Knowledge Lost

Two articles caught my eye in last weeks Melbourne Age IT section. The first was about two Californian business men who are setting up cruise ships 5.3km of the coast of Los Angeles where they will employ 600 software developers per ship and have them working 12 hour shifts, 7 days a week. These foreign workers will be classed as seamen and be able to come ashore without requiring visa’s. The ships will cost $US10M a piece to fit out. At first I thought this had to be an April fools day joke, but apparently they are very serious about this. One has to wonder where we are heading with such goings on. I guess the ships aren’t heading anywhere and what about the workers?

The second article was about the large numbers of qualified IT staff that have been let go from Australian companies in the last 3 or so years in the name of downsizing. It seems that these companies are now realizing that they’ve lost a vast amount of knowledge from this process, knowledge that will be quite costly to recover, assuming of course that it can be. This also ties in with offshore development (and on cruise ships) and makes me wonder whether all of the valuable information that is built up off-shore can be transferred back to its owners, or do they write that off in exchange for the money they save using off-shore development.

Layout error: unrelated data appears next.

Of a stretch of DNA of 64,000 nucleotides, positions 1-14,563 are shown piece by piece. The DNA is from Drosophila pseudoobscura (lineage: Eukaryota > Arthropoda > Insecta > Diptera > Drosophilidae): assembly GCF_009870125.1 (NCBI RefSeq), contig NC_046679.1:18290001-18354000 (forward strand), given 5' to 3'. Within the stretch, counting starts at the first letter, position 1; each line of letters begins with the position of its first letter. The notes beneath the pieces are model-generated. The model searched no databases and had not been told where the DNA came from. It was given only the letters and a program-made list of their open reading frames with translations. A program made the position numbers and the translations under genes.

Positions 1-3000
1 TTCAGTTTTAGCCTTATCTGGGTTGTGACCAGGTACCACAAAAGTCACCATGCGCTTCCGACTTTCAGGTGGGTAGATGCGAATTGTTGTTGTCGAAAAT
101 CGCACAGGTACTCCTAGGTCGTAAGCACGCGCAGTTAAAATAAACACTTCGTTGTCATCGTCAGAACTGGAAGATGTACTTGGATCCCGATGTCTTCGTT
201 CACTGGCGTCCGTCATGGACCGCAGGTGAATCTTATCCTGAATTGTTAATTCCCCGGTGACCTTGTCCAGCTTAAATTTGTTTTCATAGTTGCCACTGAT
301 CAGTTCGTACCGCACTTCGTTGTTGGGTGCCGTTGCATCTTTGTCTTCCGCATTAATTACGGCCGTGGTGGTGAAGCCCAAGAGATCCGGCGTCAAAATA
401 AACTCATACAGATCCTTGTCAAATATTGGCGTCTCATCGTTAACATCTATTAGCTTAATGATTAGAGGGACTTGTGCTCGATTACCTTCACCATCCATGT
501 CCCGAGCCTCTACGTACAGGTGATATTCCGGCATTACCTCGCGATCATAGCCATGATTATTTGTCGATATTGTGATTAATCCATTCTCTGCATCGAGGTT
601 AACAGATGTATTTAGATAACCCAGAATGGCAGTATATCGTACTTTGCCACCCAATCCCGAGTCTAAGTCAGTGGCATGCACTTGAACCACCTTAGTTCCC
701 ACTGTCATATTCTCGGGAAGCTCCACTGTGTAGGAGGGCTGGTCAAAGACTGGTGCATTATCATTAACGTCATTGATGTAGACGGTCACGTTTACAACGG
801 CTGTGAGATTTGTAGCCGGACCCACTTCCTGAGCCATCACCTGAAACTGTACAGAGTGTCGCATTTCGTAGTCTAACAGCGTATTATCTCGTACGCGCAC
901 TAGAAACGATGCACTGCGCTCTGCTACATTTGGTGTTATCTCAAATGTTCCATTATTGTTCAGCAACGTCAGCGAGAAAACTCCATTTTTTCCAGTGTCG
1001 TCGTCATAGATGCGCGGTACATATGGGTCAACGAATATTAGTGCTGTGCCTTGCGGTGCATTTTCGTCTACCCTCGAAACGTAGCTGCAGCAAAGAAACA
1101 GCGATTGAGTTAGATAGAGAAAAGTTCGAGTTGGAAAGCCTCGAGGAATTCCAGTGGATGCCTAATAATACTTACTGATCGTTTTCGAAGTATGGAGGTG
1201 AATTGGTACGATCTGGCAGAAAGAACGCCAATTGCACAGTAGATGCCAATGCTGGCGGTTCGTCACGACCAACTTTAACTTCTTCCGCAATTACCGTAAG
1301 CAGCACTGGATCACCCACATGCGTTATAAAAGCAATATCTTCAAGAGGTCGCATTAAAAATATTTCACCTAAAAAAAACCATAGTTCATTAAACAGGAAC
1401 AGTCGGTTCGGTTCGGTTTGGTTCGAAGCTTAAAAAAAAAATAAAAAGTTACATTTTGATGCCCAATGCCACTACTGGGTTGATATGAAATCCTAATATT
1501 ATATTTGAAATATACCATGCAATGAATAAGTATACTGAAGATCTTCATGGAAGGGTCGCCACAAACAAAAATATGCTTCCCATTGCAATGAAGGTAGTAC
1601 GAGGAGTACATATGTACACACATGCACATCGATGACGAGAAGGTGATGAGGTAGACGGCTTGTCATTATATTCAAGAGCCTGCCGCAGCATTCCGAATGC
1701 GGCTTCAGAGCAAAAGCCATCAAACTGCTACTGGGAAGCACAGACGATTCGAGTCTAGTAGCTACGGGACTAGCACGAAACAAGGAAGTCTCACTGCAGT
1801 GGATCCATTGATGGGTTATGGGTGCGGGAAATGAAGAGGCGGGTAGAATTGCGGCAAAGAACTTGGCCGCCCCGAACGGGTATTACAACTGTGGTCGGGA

As far as I’m concerned building and retaining knowledge and the intellectual property that flows from that is fundamental to the long term success of any business. It’s what gives us the edge.